Coming off a major injury and with his impending free agency, it would be hard for Amare to come back for one year to a team that’s not a championship contender and which just tried to jettison him to Oakland.

He’s a player who needs to be loved by his organization to produce at optimal levels, and the Suns clearly aren’t going to be showing him any love this offseason.

Whether Amare should be the Suns’ future is a story for another day. In an ideal world, he’s the building block of the post-Nash Suns, but at this point we’ve seen that Kerr and Co. won’t let that happen.

It’s understandable that they don’t want to throw megamillions at a player with such a shaky long-term injury situation who’s an iffy defender/rebounder and can be a prima donna at times. I get that, and while I have hoped that something magical would happen and the Suns would make an Amare marriage work, at this point it looks like they just have to move on.

If this Curry deal falls apart like it appears to be doing, the Suns would be, to put it bluntly, royally screwed.

The Curry-Biedrins-Wright deal was way better than anything I thought the Suns could possibly get for Amare, which is why I originally wanted Phoenix to keep him. You can reload rather nicely with that package, with the right mix of youth and future star power to be exactly what the Suns should be getting for STAT.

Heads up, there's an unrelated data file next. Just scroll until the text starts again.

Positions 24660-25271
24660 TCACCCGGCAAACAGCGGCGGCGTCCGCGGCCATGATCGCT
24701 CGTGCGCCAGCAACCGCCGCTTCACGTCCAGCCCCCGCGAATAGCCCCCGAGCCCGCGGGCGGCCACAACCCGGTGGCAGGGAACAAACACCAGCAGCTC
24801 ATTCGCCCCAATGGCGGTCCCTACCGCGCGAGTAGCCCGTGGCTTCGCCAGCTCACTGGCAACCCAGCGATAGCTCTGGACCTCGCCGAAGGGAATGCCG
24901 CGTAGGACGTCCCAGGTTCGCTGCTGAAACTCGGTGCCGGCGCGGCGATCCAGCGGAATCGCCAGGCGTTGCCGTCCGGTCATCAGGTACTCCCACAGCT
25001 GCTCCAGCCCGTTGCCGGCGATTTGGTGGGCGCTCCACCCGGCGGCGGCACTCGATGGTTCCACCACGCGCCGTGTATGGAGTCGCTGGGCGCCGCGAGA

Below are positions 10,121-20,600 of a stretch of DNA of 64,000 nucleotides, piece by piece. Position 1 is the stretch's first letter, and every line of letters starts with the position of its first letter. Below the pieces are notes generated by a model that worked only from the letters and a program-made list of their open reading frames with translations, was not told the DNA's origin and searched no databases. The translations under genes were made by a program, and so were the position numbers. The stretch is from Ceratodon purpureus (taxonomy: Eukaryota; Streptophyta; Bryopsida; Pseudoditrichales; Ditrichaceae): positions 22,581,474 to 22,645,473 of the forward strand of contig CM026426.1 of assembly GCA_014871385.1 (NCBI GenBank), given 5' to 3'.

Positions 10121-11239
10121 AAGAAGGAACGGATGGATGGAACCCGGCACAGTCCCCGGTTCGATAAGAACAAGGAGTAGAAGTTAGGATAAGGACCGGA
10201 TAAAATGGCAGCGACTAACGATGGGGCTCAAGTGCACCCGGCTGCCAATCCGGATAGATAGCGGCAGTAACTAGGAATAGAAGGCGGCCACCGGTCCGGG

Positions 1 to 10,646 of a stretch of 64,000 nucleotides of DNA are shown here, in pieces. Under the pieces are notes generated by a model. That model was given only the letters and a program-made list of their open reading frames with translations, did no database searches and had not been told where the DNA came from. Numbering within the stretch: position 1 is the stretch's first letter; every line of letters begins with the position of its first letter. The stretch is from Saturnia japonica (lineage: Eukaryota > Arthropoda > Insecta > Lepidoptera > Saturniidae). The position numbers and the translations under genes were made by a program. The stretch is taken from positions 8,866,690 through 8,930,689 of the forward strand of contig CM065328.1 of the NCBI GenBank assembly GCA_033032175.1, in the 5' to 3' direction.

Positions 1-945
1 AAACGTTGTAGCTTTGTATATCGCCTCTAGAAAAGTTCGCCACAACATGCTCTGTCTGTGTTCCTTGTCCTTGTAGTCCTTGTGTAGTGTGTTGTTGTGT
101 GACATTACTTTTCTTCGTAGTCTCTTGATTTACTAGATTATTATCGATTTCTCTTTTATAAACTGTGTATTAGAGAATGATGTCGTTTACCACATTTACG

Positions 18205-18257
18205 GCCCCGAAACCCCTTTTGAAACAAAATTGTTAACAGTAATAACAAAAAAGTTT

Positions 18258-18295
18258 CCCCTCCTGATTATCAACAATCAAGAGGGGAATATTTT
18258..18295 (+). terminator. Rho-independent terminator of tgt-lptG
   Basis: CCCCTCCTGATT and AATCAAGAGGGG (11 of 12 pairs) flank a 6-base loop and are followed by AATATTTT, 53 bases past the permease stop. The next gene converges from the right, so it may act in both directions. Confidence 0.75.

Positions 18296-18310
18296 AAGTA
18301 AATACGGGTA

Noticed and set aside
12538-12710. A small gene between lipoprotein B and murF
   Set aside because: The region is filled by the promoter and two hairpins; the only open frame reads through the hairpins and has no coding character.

If the Warriors balk at moving Curry for real, the Suns could:

A.  Do the deal without him (a horrible idea).

B.  Trade him to the next team that makes a halfway palatable offer (with the draft over, almost for sure a losing proposition).

C.  Trade him at the deadline (also bad because you likely won’t be getting the kind of talent you can rebuild around midseason. Midseason deals involving stars are almost always money dumps.)

D. Hold onto him and let him walk (franchise-crippling because the Suns aren’t winning it all this year, and you CAN’T lose him for nothing).

E. Sign him to a huge money extension (not going to happen).

To summarize, options A-D are varying degrees of bad to catastrophic and option E isn’t happening. It’s your everyday lose-lose-lose proposition.

What the Suns need to do is call Golden State’s bluff, and NOT make a panic trade just because Nelson says he loves Curry.

Stephen didn’t even work out for the Warriors he wanted not to land there so badly, and Dell Curry was none too pleased about his son falling to the team in Oakland. It doesn’t make sense for Golden State to draft another small combo guard when they’ve talked all offseason about how Monta Ellis is their point guard.